These Things You May Think Are Harmless Are Spawning Awful COVID Outbreaks

You'll want to skip these events for the foreseeable future.

America may be reopening, but coronavirus rages on. You don't have to look far to find stories about COVID outbreaks in just about every state—many of them resulting from seemingly harmless gatherings that turned out to be superspreader events.

These cautionary tales serve as important reminders that while it may be tempting to return to normal life, the virus is merciless when we gather in large groups. Read on to learn about the tragic repercussions of superspreader events, and which types of gatherings you should definitely skip. And find out how you can avoid the most dangerous events: 97 Percent of Coronavirus Superspreader Events Take Place Here.

Birthday parties

Woman blowing out candle at birthday

It may seem like a downer to celebrate your birthday alone, but birthday parties have proven to be dangerous superspreader events in the age of coronavirus.

As reported by People, 18 members of one Texas family were infected with the virus after attending a surprise 30th birthday party where the host unknowingly had COVID-19. Despite attempts to practice social distancing at the party, only seven of the 25 guests remained uninfected after just a few short hours together. Now, three members of the family are fighting for their lives, including a grandfather who is currently in the ICU on life support. And read on to find out if you're putting others at risk: This Is What Makes You a Coronavirus Superspreader.


Ring ceremony at wedding

Cancelling a wedding would be a nightmare for any engaged couple, but having a wedding that becomes ground zero for COVID spread is truly the worst case scenario.

In India, one couple carried on with their wedding, which included a guest list of over 350 people. Tragically, over 100 of the attendees became infected with coronavirus, and the groom (who was believed to be the initial superspreader) died just two days after the wedding celebration.

Family dinners

Intergenerational family dinner

When it comes to social distancing, many of us tend to be a bit more lax in the presence of our own families despite evidence that intrafamily transmission is common.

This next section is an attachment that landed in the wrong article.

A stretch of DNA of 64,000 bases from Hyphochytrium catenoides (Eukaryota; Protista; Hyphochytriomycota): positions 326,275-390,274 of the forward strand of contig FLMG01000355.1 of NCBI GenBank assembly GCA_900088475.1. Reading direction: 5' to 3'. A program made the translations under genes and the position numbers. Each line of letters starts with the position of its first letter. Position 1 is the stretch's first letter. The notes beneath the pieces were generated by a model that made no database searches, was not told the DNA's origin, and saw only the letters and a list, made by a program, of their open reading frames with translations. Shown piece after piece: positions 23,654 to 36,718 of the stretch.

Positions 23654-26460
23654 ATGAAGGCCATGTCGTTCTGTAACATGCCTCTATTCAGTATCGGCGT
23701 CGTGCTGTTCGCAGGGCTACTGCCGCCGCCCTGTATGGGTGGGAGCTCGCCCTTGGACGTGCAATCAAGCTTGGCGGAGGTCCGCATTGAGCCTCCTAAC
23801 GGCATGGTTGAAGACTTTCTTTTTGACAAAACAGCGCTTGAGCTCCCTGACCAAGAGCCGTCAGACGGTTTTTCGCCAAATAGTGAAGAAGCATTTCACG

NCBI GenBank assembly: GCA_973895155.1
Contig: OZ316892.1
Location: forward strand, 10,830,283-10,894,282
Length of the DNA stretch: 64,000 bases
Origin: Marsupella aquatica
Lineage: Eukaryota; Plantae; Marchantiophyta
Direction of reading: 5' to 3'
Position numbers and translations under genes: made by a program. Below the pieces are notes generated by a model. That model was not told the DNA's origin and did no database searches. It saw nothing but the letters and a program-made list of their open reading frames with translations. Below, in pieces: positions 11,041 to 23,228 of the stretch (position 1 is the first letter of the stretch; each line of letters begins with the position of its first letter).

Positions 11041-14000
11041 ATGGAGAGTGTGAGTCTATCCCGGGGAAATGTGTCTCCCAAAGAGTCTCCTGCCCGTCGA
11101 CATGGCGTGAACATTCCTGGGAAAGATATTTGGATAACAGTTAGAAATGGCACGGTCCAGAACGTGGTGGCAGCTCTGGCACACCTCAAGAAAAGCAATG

One New Jersey family suffered unimaginable loss shortly after gathering for a family dinner, when four family members died abruptly of COVID-19, and three more were hospitalized. Perhaps most devastatingly, the matriarch of the family died without knowing that three of her children had just passed away. And find out why some people are more likely to give others COVID: If You're Under This Age, You're Twice as Likely to Transmit Coronavirus.

Bar meetups

Friends drink and laugh at bar

You may miss having the occasional night out on the town, but right now, bars can pose a serious health risk to the public.

As CNN reports, one Michigan bar was recently linked with at least 152 new coronavirus infections in one particularly harrowing outbreak. Despite the fact that the bar limited its capacity to 45 percent and spaced its tables six feet apart, pictures of the line outside the bar revealed that crowds were tightly packed together, with few masks in sight.

Cookouts and yard parties

Friends at cookout

While it may be true that it's safer to gather for an event outdoors, hosting any large gathering can still be a public health threat.

One Washington, D.C. socialite recently hosted a garden party to celebrate a successful online fundraiser for the Washington Ballet. After inviting "a couple dozen" of her friends to the soiree, People reports that the hostess woke up the next morning "feeling like [she] had been run over by a truck." It wasn't long before news of widespread infection broke. And find out why This One State Is Doing the Absolute Worst at Containing Coronavirus.

Lauren Gray
Lauren Gray is a New York-based writer, editor, and consultant. Read more